The lead contender, however, seems to be that work out of Asia is simply not brave or daring enough. It’s a thesis we’ve heard repeatedly, especially out of China, which continues to baffle anyone working in such an inventive and technologically advanced marketing arena. Too often, it’s been argued, risk-averse clients opt to pull away from work that’s unique or provocative for fear of a backlash.
There’s some truth to this, and certainly Campaign wants to champion more work in Asia that stands out. But there are also subjective elements to defining what brave work is. Advertising peppered with swearing, genitalia jokes and political or religious lampooning may be celebrated in Australia and the West, but doesn't go down as well in Asia. Provocative messages may be considered ‘bold’ elsewhere but might be ill-received here.
More importantly though, work that’s built to resonate in creative ways with audiences on Asia’s unique platforms will often be lost on Western audiences. So if different cultures view work differently, shouldn't Cannes Lions ensure the work is judged by a representative sample from each region?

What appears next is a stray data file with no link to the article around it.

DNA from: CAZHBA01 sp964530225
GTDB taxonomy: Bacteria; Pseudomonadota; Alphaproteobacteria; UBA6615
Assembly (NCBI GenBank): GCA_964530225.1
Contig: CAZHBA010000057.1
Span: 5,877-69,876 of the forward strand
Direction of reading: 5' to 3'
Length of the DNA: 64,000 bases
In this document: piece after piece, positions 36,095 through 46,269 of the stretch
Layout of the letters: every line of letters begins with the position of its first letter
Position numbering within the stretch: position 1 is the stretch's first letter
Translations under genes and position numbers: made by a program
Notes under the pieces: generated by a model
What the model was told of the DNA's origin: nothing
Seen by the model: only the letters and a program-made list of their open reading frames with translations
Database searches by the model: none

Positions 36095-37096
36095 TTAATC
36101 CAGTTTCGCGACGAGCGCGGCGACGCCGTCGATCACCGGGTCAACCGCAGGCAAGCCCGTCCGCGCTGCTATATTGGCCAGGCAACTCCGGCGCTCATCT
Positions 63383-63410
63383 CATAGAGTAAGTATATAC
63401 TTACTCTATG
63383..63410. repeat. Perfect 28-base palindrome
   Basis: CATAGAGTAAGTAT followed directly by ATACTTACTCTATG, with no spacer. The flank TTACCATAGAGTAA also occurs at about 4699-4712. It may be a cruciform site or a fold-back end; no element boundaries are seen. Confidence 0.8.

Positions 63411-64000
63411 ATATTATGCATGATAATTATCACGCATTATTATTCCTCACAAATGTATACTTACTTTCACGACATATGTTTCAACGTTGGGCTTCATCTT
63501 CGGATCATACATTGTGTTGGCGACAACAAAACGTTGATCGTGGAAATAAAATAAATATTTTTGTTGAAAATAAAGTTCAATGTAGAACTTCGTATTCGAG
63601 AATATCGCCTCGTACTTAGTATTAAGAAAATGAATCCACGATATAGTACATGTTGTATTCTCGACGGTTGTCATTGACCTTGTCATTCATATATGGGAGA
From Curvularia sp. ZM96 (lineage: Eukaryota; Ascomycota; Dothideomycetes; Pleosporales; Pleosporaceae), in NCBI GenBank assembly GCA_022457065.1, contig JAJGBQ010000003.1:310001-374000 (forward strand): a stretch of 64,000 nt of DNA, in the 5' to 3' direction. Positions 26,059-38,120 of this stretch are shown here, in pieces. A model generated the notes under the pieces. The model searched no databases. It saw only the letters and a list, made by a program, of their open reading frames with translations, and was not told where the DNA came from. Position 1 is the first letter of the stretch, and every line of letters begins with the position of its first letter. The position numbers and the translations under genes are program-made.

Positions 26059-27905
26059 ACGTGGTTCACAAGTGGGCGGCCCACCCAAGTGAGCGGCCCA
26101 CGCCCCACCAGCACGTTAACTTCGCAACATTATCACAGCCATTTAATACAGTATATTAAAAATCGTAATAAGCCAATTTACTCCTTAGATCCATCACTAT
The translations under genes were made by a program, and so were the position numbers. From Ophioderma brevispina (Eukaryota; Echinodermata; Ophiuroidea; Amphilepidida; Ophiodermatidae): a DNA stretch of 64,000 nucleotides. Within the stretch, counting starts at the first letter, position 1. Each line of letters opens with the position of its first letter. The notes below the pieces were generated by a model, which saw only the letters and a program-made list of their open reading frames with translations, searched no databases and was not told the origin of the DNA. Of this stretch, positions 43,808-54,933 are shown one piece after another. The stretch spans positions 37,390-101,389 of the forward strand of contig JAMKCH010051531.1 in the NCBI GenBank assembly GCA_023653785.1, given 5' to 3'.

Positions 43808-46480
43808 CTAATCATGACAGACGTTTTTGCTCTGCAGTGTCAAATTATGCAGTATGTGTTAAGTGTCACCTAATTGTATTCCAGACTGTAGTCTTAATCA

Social & Influencer jury president Mark D’Arcy, whose category shortlist of 178 entries included 11 from Asia and 83 from the USA, told Campaign Asia-Pacific his jury wanted to avoid falling into cultural biases.
“We spent a lot of time thinking about the cultural context of the work. Unconscious bias and the biases we have towards these things came up a lot…we challenged each other constantly when these pieces of work came up, like within the context of China and the context of here, how it would play,” D’Arcy said. “We had a very diverse jury. But it’s impossible with 10 people to have everybody represented.”